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The city where entrepreneurship has become contagious

Adam Glanzman
Robert Borberg returned to his native Kansas after sensing opportunity.
By Citi
Published Last updated This article is more than 2 years old.

The opening of Chiusano’s Brick Oven Pizza, in Kansas City, Kansas, marked the return of a native son. Robert Borberg, who owns and operates the business along with his wife, Nancy, grew up just a few miles south. Back when he left for college, Borberg figured he was leaving the area for good—opportunities were limited, and ambitious young people looked for a way out.

Now Borberg and his family are back, taking part in a stirring renaissance in KCK (as it is known regionally), where entrepreneurship has become contagious. Borberg sold two restaurants he and his wife owned in Colorado and poured everything into opening Chiusano’s in 2012, looking to capitalize on a local boom.

The pizzeria sits on what was once unused land. It’s now surrounded by stores, stadiums, hotels, and high-end housing—the restaurant is part of Village West, a major entertainment and retail development financed by Citi, the global bank, that has given KCK’s fortunes a huge boost. On a day when Sporting Kansas City is playing at their cutting-edge soccer stadium just across the way, fans pour into Chiusano’s. Borberg is sometimes on hand to greet them himself, wearing his own Sporting KC jersey. According to Mike Taylor, a county official, the big attraction at Chiusano’s is pretty simple: “awesome pizza.”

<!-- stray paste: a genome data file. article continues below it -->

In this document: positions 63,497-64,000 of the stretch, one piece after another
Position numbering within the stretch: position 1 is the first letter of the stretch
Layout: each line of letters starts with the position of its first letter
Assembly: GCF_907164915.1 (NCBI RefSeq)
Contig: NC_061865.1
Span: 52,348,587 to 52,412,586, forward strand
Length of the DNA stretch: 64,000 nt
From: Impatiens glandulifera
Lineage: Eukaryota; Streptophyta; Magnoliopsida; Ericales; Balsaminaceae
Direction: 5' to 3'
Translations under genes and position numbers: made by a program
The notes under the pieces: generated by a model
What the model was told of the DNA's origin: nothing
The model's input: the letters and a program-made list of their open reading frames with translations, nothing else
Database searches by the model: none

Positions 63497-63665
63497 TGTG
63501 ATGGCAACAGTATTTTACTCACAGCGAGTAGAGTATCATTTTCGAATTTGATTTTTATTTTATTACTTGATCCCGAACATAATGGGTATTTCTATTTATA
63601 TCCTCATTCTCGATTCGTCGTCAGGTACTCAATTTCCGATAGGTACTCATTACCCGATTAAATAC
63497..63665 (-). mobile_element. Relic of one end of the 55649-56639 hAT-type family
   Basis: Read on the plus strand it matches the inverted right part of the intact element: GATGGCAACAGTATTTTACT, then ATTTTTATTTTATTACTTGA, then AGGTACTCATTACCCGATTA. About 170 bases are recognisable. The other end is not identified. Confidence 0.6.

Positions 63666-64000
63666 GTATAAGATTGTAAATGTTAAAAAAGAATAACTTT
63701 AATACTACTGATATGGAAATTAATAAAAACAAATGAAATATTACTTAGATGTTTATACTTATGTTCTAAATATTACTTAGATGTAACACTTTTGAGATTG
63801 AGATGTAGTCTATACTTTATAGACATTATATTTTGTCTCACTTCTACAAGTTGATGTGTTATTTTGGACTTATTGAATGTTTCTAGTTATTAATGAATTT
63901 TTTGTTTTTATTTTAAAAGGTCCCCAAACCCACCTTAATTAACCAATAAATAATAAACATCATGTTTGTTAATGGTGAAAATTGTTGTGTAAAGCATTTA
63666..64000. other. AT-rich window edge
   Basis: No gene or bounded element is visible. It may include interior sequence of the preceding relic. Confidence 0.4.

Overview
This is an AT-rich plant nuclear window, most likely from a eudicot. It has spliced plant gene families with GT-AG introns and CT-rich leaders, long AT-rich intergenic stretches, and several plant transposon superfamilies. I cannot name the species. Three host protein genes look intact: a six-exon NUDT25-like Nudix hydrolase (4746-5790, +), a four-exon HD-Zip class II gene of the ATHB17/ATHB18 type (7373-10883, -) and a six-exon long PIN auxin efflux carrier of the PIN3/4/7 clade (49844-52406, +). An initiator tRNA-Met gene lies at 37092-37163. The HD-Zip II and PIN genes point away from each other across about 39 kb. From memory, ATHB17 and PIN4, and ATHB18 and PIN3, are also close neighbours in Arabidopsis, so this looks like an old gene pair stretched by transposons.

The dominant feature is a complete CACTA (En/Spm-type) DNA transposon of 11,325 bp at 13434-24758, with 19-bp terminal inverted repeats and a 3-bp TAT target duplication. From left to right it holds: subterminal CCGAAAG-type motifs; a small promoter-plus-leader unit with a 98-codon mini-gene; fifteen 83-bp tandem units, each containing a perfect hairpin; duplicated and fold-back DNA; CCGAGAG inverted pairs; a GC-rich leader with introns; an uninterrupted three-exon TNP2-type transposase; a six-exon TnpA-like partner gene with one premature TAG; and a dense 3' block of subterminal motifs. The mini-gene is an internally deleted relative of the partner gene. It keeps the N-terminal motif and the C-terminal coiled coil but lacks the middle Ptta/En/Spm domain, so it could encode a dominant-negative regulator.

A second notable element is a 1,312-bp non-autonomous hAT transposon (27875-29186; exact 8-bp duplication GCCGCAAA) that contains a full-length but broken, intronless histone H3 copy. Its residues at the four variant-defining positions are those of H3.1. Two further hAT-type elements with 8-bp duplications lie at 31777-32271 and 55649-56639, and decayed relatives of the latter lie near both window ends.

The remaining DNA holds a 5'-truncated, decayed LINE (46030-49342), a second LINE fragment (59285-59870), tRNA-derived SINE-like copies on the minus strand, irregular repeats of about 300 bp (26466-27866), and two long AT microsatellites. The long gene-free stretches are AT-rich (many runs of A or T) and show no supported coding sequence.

Chiusano’s exemplifies a new era of small-business success in the KCK region. Impressed by the city’s entrepreneurial spirit, Google chose Kansas City, Kansas from among more than a thousand applicants as the launch city for the ultra-high-speed internet service Google Fiber in 2011. The following year, the Kansas City Startup Village, a hub for nimble new tech businesses, emerged in the first neighborhood to get access to the lightning-fast service. Because Village West, a bold initiative for both local leaders and Citi, has succeeded wildly, the project’s debt is due to be paid off five years early and the county government will begin reaping a windfall of consistent sales-tax revenue. That revenue will go to work throughout KCK, fostering an ever-more vibrant home for small business.

Small firms will continue to play a vital role in KCK, just as they do throughout the United States. Every great American business story starts small: an inventor comes up with an idea and sketches it on a scrap of paper; a handful of friends identify a market need and decide that no one can fill it quite like they can; a store owner puts out a sign on day one and watches the clock until the first customer walks in the door.

For all that we hear about the decline of “mom and pop” firms, success stories like these still drive American prosperity. In fact, small businesses account for a growing share, in many respects, of the US economy. Since 1990, while big business has shed about 4 million jobs, small business has added twice that number. The number of small businesses has increased by about half since 1982, and these companies account for 54% of all US sales.

The importance of small business in the US can’t be fully captured on a balance sheet. Entrepreneurship—the drive to do better, achieve more—is a cornerstone of the American dream. The nation’s energy, can-do spirit, and individualistic ethos all find expression whenever a small business is formed.

Take Chiusano’s, in Kansas City, Kansas—the Borberg family saw demand for good pizza at Village West, which has become the leading tourist destination in the state of Kansas. The family showed initiative and took a big risk, wanting to make their own way and leave a mark. There’s nothing more American than that.

This article was produced on behalf of Citi by Quartz creative services and not by the Quartz editorial staff.

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